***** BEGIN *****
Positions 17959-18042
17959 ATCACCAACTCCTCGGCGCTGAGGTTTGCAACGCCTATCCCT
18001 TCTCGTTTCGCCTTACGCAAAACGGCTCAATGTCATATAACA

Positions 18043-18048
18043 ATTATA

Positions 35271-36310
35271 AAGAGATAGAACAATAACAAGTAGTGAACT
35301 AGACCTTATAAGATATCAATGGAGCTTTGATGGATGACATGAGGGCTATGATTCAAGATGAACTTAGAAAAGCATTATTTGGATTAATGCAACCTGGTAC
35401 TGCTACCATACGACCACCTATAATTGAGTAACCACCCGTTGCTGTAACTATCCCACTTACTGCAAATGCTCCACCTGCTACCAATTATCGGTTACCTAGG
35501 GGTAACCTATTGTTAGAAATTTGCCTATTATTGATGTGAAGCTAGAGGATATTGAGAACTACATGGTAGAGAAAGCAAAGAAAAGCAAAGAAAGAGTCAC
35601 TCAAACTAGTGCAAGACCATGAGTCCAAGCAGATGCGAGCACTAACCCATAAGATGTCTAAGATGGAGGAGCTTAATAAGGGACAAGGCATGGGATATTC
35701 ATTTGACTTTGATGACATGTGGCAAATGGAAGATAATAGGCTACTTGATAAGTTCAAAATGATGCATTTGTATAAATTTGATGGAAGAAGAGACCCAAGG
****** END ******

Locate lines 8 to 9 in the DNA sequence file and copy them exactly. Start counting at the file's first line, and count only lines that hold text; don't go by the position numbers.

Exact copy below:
35301 AGACCTTATAAGATATCAATGGAGCTTTGATGGATGACATGAGGGCTATGATTCAAGATGAACTTAGAAAAGCATTATTTGGATTAATGCAACCTGGTAC
35401 TGCTACCATACGACCACCTATAATTGAGTAACCACCCGTTGCTGTAACTATCCCACTTACTGCAAATGCTCCACCTGCTACCAATTATCGGTTACCTAGG